Let’s talk urban fantasy.
“Too often in UF we get lip service to the idea of discrimination (or racism or sexism). If you look at the popular series, however, there is no in-depth analysis of it. Anita Blake, Elena, and Kitty are all non-human and are segregated out of the human society because of what they are, yet in their books we mostly see them functioning in a society where they are not the minority. Anita has (or had) one strict human friend, Elena had one human boyfriend, who she dumped, and Kitty has her family, but the werewolves and vampires get more play. The characters who are supposedly outsiders are actually part of the in-group of the novel. In those novels, in terms of characters, strict humans are the minority, and very rarely do central characters behave as if they have been effected by an -ism; they might have to hide, but outright discrimination doesn’t really seem to occur or should it, like in Kitty Takes a Holiday, it lacks depth.” (Chris from Goodreads)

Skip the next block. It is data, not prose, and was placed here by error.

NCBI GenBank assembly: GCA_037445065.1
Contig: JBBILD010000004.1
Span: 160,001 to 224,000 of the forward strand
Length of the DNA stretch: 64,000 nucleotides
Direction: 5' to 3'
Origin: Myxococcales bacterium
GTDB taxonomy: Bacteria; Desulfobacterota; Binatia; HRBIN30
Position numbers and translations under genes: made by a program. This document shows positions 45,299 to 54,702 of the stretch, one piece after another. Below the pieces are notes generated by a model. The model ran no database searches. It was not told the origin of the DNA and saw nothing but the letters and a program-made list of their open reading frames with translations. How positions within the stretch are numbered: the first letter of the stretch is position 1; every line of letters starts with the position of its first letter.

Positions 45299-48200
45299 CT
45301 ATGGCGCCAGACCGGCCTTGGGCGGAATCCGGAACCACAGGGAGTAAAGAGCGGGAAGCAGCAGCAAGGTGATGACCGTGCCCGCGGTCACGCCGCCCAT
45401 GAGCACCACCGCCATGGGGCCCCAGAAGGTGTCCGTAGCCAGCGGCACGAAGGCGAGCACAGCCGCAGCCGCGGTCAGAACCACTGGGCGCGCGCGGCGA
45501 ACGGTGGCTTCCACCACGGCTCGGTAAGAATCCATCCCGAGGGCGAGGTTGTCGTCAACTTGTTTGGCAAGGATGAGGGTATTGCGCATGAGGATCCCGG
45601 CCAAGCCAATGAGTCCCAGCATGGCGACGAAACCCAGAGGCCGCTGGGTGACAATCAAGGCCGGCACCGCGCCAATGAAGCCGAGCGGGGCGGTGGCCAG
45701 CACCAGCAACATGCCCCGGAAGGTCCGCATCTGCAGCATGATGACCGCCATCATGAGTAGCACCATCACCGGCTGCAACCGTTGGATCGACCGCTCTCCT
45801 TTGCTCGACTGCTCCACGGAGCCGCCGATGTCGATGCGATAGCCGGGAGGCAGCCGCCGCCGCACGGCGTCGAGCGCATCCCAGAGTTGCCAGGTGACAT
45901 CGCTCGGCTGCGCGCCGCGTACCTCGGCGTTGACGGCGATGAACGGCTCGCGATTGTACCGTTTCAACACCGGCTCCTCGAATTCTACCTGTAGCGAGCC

I couldn’t have laid it out better myself, so I didn’t try. Chris was the Goodreads review angel who said Benighted by Kit Whitfield was different in its representation of “otherness.” I was convinced me to give the book a chance – and man, am I glad I did.
Since I finished it, it has skyrocketed to my short list of top reads, and is one of the few books I’ve reread. But before I get more into that, the plot:
In Benighted, being wholly human is a recessive gene. When the full moon rises, ninety-nine percent of the human population humans transform into lunes (werewolves), mindless, ferocious animals, wrecking havoc if left to their own devices. Those few born unable to change are the minority – often viewed with disgust and hostility for their disability.
Lola Galley is a veteran of the Department for the Ongoing Regulation of Lycanthropic Activities, an organization staffed by non-lunes that monitors the city during the full moon and is tasked with keeping order and capturing the lunes who break the law to roam free on full-moon nights. When Lola’s friend is attacked by a lune, and then murdered before the attacker can be brought to justice, Lola finds herself on the trail of a deadly conspiracy. Continue reading